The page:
Also: ZDNET's product of the year: Meta Quest 3 is the quiet shocker of 2023

Once I got things focused and the unit turned on, an enormous dialog box appeared in front of me, and I had to point and click with the controllers to set up the device. Eventually, I got to the main settings console. It was like standing in front of a control panel in mid-air.

Screenshot by David Gewirtz/ZDNET

I can not overstate how weird this is, but it's a good weird. I think.

The unit wants you to set room boundaries, and that's fairly easy to do if you have a wide-open room. Unfortunately, I have a very small space in my family room, and I'm not sure how to make that work. So I gave up on trying any of the standing applications or games that needed you not to trip over stuff in the room. Today, I'm just focusing on being able to access the settings.

Also: Meta's $299 Ray-Ban smart glasses may be the most useful gadget I've tested all year

Overall, I didn't get a lot of time in VR today, and I did find that the app switching and restarting process was very disorienting. But the actual time just looking around VR wasn't nearly as bad as I thought it would be, except for the inability to see anything of where I was standing or moving. That's just scary in a Dave's-a-bull-in-a-china-shop sort of way.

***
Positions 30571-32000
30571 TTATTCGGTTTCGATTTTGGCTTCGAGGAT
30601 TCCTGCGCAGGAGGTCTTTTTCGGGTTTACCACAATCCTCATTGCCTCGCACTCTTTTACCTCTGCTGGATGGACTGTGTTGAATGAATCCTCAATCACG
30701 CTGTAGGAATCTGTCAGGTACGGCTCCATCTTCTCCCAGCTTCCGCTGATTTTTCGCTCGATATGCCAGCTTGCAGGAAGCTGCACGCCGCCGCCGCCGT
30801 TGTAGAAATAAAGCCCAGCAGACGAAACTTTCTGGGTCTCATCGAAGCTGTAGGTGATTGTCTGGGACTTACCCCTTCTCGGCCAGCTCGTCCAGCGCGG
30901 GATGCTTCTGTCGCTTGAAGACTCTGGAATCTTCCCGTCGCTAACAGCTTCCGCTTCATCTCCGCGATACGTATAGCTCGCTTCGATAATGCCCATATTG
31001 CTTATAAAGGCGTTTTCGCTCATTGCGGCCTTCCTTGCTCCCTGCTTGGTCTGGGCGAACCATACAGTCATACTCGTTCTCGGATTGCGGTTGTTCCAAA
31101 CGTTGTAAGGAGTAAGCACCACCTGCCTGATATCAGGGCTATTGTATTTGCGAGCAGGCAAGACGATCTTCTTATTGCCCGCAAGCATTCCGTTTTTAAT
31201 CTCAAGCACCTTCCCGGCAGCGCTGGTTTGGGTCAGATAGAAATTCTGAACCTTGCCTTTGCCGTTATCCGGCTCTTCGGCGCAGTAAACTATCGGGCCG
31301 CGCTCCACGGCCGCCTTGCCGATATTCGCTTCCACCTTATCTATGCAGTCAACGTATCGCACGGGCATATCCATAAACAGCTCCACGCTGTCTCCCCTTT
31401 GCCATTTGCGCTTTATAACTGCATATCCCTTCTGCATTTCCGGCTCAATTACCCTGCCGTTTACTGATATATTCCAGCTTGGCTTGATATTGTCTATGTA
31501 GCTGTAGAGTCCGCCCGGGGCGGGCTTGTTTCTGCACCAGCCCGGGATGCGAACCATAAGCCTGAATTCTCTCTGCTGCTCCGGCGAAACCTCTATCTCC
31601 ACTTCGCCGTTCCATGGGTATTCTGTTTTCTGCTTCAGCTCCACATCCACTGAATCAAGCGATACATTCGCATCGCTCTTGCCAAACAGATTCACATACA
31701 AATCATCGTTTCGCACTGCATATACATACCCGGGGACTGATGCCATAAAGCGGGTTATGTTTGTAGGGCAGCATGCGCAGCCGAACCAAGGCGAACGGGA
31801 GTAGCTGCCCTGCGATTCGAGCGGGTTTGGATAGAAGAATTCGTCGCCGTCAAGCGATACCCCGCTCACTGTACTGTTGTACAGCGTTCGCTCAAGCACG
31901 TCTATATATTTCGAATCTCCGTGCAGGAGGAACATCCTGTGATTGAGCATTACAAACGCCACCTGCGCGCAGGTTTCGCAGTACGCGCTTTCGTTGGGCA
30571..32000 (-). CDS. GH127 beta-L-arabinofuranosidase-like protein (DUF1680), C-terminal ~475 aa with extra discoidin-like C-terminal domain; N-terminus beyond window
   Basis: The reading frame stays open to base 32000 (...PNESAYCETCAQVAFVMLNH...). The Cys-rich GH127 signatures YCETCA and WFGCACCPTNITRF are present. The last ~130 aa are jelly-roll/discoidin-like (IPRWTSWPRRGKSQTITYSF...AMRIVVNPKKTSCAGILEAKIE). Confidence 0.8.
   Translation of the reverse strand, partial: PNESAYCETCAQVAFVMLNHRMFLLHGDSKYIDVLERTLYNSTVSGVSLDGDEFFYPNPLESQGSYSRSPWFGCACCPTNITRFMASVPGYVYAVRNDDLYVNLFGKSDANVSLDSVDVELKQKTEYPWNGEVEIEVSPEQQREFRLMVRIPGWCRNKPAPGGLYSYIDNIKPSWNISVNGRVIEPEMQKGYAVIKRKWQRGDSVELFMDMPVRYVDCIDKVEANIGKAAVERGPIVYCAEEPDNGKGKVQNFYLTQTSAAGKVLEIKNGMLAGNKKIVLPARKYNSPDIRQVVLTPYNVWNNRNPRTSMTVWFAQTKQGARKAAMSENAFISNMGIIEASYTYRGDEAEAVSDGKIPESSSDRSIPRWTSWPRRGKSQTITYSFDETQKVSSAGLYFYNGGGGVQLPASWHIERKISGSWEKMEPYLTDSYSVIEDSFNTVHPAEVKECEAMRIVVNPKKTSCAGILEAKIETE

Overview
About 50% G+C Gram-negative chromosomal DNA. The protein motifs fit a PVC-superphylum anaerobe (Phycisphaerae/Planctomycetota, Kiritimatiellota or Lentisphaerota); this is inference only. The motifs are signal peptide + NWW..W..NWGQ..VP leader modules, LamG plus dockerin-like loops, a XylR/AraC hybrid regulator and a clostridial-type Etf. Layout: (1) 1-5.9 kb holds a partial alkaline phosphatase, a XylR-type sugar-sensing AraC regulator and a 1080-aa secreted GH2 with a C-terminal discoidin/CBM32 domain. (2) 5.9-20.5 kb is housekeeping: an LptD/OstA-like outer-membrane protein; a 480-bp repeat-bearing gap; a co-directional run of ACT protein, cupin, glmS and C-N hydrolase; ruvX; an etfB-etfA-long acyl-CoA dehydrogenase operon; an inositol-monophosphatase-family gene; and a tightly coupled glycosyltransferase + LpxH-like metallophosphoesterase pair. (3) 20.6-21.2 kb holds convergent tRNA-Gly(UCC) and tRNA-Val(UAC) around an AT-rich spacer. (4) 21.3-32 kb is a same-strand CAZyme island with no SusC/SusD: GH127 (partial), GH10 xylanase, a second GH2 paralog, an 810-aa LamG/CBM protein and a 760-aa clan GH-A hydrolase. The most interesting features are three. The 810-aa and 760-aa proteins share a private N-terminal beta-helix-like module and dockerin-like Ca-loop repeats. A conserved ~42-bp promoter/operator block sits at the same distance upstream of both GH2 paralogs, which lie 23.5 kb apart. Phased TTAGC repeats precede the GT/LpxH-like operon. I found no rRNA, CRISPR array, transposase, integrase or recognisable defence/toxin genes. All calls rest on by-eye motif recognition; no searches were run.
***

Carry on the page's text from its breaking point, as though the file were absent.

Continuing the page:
That said, after my first, very short experience in VR, I can say this: it has legs. I'm not sure how practical it will be to try to fight monsters in a tiny living room space, but the idea of replacing your visible space with something else works surprisingly well.

Next day

I spent an hour or so testing out the unit from the comfort of my couch.

I installed Netflix and YouTube. Then I ran into a snag, because logging into either of them was impossible because I didn't have access to my passwords. I'm sure there's some kind of trick I can pull with passthrough mode and see my passwords to type them in, but I didn't go there today. So I ruled out Netflix.